One of the toys that I especially remember from Christmas long ago was a top with a big bubble that contained a tulip. When the top was spun, the tulip opened and a ballerina spun in the center. Of course one of the first things I had to do was try spinning it upside down and the ballerina fell out of her place. (Toy manufacturers were not that smart back then and did not anticipate what children would do with their toys.) Upset me considerably, but my grandmother bought another one to replace it and I never tried that again. I have no memory what happened to that toy, but in trying to locate one on EBAY I discovered that it was made by J. Chein, whose tin toys have become quite the collectibles. I have yet to find one in working condition, but I've seen quite a few come on the market that mention that the bubble is cracked from the necessity of having to get inside and put the ballerina back in place.
An Ebay posting
One of the big Christmases was when I got my first two-wheeler. Another Christmas of note was when I got my first watch. Then there was the Christmas when we got board games. Two of the games we had were the tv tie-ins for Bewitched and Gilligan's Island. Again, I have no idea what happened to them, but they are fetching pretty pennies on EBAY these days.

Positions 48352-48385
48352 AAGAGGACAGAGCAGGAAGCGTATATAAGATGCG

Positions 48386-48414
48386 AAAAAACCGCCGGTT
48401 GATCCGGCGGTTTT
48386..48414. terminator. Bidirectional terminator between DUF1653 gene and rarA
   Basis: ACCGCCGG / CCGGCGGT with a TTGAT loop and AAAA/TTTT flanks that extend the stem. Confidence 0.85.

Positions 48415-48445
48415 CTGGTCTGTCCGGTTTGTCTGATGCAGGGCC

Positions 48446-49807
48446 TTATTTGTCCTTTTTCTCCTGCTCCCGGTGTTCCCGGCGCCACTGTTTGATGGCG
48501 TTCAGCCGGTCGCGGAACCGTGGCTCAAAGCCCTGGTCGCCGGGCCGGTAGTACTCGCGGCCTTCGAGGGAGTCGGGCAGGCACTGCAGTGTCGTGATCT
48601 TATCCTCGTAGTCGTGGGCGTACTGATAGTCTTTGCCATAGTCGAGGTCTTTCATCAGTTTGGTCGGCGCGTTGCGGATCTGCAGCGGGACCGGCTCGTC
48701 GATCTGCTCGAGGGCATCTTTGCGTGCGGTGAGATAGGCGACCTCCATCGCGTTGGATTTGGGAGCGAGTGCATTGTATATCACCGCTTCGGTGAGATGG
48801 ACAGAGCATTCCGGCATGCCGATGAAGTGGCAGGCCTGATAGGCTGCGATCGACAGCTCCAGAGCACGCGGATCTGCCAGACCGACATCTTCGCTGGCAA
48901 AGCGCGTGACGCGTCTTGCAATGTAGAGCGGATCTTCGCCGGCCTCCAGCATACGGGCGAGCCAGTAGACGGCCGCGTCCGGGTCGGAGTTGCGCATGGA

This is just an ad that mentions both games,
and they are asking $25 for an opening bid.
I've seen the games go for upwards of $200.
It occurs to me that I might be in a good position to retire if I had just had enough sense to save my toys and their original boxes. But I played my toys to death. Which is why I and so many of my generation are out there looking for replacements of items that gave us so much enjoyment around long ago Christmas trees.
Ah, the good old days. Playing with pristine new toys while the smells from the kitchen become unbearably tempting. Now I cook on Christmas and the only toys under the tree are for the dogs. (With the occasional vintage toy that pops up from time to time for one of the adults. Usually me or David.) I invariably end up making a mental trip on Christmas Day, back to the days when we travelled either to Elgin or Gladewater and spent Christmas in the company of the kin folk who aren't with us anymore. Thank goodness the memories are.
Friday, December 23, 2005
Ray standing with me at left, Marykay seated at far rightRay did not know our branch of the family existed until our correspondence began. He was most generous with his memories and provided me pictures of his mother Rosa and his brothers. He and Marykay quickly adopted me as family. We emailed back and forth until his health began to fail last year.